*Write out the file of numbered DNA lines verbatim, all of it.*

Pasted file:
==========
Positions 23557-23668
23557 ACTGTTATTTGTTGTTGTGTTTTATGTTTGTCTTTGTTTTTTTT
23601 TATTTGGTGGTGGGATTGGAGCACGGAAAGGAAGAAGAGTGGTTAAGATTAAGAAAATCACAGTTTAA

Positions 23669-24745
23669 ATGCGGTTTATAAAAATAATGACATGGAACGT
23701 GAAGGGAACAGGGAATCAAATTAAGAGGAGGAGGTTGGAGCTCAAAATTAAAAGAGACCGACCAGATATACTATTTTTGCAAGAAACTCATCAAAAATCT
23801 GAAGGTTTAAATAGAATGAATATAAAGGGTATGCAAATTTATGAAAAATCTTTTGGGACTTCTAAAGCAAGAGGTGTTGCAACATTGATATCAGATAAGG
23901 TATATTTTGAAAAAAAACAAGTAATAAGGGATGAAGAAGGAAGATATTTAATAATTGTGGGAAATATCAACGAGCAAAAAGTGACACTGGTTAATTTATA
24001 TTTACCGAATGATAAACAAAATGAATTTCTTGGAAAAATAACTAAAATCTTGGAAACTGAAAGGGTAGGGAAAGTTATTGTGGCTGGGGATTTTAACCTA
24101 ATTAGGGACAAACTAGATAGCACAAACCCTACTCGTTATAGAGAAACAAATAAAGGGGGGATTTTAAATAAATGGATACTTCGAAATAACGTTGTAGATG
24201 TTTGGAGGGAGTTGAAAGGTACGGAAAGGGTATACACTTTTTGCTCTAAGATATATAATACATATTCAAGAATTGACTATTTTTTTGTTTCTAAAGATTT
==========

Positions 23557-23668
23557 ACTGTTATTTGTTGTTGTGTTTTATGTTTGTCTTTGTTTTTTTT
23601 TATTTGGTGGTGGGATTGGAGCACGGAAAGGAAGAAGAGTGGTTAAGATTAAGAAAATCACAGTTTAA

Positions 23669-24745
23669 ATGCGGTTTATAAAAATAATGACATGGAACGT
23701 GAAGGGAACAGGGAATCAAATTAAGAGGAGGAGGTTGGAGCTCAAAATTAAAAGAGACCGACCAGATATACTATTTTTGCAAGAAACTCATCAAAAATCT
23801 GAAGGTTTAAATAGAATGAATATAAAGGGTATGCAAATTTATGAAAAATCTTTTGGGACTTCTAAAGCAAGAGGTGTTGCAACATTGATATCAGATAAGG
23901 TATATTTTGAAAAAAAACAAGTAATAAGGGATGAAGAAGGAAGATATTTAATAATTGTGGGAAATATCAACGAGCAAAAAGTGACACTGGTTAATTTATA
24001 TTTACCGAATGATAAACAAAATGAATTTCTTGGAAAAATAACTAAAATCTTGGAAACTGAAAGGGTAGGGAAAGTTATTGTGGCTGGGGATTTTAACCTA
24101 ATTAGGGACAAACTAGATAGCACAAACCCTACTCGTTATAGAGAAACAAATAAAGGGGGGATTTTAAATAAATGGATACTTCGAAATAACGTTGTAGATG
24201 TTTGGAGGGAGTTGAAAGGTACGGAAAGGGTATACACTTTTTGCTCTAAGATATATAATACATATTCAAGAATTGACTATTTTTTTGTTTCTAAAGATTT